McCall: "Clay sounds balanced. He has a successful business, expenses are under control and he doesn't deviate from that. If he were less disciplined and the company weren't as successful, having a dual money personality [being frugal in business but a big spender in his personal life] might affect the business as the individual may spend liberally, feel guilty and then self-correct with a stint of frugality."

Lois Melbourne

Business Data: President and CEO of TimeVision Inc., an Irving, Texas, business-to-business software-development firm

Allowance: None

Views On Debt: Avoid it if possible

Things To Know: Poor, rural, two-parent household; parents never discussed money with her; father refused to disclose his salary even to help her get a scholarship; family members were self-employed

Self-Description: Only started spending for needs and wants in the past year: "At my first job, I made more than my parents' combined. You didn't spend money in our house-hold. All [five] kids were expected to earn their way-as soon as we were 16, we were working. I learned to be very careful what I spent money on; I also learned there's defi-nitely a difference between what you need and what you want.

"We've really boot-strapped the company and managed growth via cash flow. We probably could have grown faster if we had gone into debt or taken on equity investors. But I believe in knowing where we stand, and knowing we can support the investment we have. I take my employees' livelihood seriously. It would kill me to think I overextended the company and cost people their jobs."

McCall: "This is a fabulous case of parents who did their offspring a huge favor by instilling strong money values. Lois learned to differentiate between wants and needs. Entrepreneurs with this background, however, should be aware of one potential problem: They may feel such gratefulness and loyalty to employees that they borrow money trying to save a struggling company rather than lay off workers."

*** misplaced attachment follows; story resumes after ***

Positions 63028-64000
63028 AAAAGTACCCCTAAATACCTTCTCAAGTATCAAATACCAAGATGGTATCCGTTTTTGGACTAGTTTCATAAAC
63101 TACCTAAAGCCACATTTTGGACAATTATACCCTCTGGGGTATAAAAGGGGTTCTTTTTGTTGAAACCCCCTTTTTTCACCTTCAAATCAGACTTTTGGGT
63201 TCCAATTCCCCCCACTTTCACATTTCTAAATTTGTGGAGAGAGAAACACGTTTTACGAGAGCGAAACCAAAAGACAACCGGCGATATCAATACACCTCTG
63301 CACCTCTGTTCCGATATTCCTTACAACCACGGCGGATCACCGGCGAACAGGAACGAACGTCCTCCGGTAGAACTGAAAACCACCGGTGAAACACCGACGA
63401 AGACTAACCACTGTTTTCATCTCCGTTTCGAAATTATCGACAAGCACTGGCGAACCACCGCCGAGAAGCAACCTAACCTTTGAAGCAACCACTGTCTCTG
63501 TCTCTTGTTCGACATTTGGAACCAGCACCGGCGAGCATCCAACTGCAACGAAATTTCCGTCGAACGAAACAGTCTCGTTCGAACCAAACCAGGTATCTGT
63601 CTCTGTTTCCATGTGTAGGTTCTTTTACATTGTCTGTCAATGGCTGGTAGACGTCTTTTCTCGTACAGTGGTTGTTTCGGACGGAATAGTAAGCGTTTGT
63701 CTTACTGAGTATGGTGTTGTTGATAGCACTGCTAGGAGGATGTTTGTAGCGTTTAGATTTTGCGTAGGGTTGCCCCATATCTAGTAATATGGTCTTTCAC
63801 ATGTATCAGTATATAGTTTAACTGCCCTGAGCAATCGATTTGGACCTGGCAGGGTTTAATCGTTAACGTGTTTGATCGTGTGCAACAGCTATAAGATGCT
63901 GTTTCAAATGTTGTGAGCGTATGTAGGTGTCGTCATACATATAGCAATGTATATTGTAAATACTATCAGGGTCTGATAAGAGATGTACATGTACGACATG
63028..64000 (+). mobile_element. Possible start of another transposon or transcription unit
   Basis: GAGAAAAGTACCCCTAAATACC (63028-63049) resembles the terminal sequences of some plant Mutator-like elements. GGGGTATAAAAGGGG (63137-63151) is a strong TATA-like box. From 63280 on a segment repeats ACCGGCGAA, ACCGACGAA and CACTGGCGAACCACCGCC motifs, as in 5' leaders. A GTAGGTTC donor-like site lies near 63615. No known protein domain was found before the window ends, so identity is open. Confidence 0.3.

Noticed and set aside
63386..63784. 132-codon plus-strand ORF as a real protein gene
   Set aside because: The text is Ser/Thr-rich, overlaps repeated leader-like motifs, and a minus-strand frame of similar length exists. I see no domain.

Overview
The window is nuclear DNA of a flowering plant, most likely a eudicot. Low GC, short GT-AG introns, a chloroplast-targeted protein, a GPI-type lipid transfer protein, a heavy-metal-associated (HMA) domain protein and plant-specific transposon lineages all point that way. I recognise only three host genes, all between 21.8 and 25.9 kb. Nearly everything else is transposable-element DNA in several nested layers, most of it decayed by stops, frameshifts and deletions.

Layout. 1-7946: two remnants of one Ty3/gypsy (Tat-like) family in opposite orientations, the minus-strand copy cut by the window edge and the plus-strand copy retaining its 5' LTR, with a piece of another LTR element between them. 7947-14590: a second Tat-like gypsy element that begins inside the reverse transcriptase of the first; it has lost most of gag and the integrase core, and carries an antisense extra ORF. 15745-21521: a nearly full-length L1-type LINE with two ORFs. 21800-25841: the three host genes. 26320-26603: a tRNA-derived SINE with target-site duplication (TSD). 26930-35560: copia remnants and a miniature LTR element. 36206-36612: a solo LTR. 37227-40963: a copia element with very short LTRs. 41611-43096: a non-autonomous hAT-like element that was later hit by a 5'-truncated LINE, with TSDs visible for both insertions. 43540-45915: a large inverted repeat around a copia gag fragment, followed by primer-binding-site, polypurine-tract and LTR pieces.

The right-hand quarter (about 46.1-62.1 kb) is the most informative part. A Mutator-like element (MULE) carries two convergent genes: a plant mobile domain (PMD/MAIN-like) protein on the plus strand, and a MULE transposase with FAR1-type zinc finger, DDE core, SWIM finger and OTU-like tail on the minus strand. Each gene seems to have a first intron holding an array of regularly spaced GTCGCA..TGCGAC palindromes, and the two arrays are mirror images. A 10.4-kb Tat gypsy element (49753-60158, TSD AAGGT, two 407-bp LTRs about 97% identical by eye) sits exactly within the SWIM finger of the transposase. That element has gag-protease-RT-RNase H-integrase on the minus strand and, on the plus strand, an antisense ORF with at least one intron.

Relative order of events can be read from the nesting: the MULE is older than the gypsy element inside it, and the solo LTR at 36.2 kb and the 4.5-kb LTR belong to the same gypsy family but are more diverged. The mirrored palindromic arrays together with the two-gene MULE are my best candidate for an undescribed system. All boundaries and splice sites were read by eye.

Rags And Riches

How "rich dad" and "poor dad" entrepreneurs would view identical situations, according to Robert T. Kiyosaki, author of the bestselling Rich Dad Poor Dad (Warner Books):

Scenario #1: Your business faces a looming cash-flow problem at the same time annual raises are due. Do you hold off or give the raises?

Rich Dad: Depending on the source of the financial constraints (internal mismanagement requires other actions), he explains to the troops that he has to ensure the company survives. First, he leads by example and takes a salary cut. He would then ask the staff to hold off on their pay raises.

Poor Dad: He gives the raises anyway-his concern for workers is the deciding factor.

Scenario #2: A huge conglomerate wants to place a substantial order with your company. What do you do?

Rich Dad: He makes sure the client is no more than 20 percent of the business, because he never wants to be dependent on one client.

Poor Dad: He gets so excited, he takes the order, thereby making his company vulnerable to disaster down the road.

Scenario #3: You've been invited to a business function and want to present the image of success. How would you do this?

Rich Dad: He doesn't feel you have to present this image by over-dressing; most often, he'll show up wearing casual, good quality clothes and expensive shoes. The richer he gets, the less he wants to "look" rich and the more he wants to downplay his success by dressing in a low-key but high-quality fashion.

Poor Dad: He wants to look rich and prosperous by dressing more formally, but buys cheap, lesser quality clothes and shoes.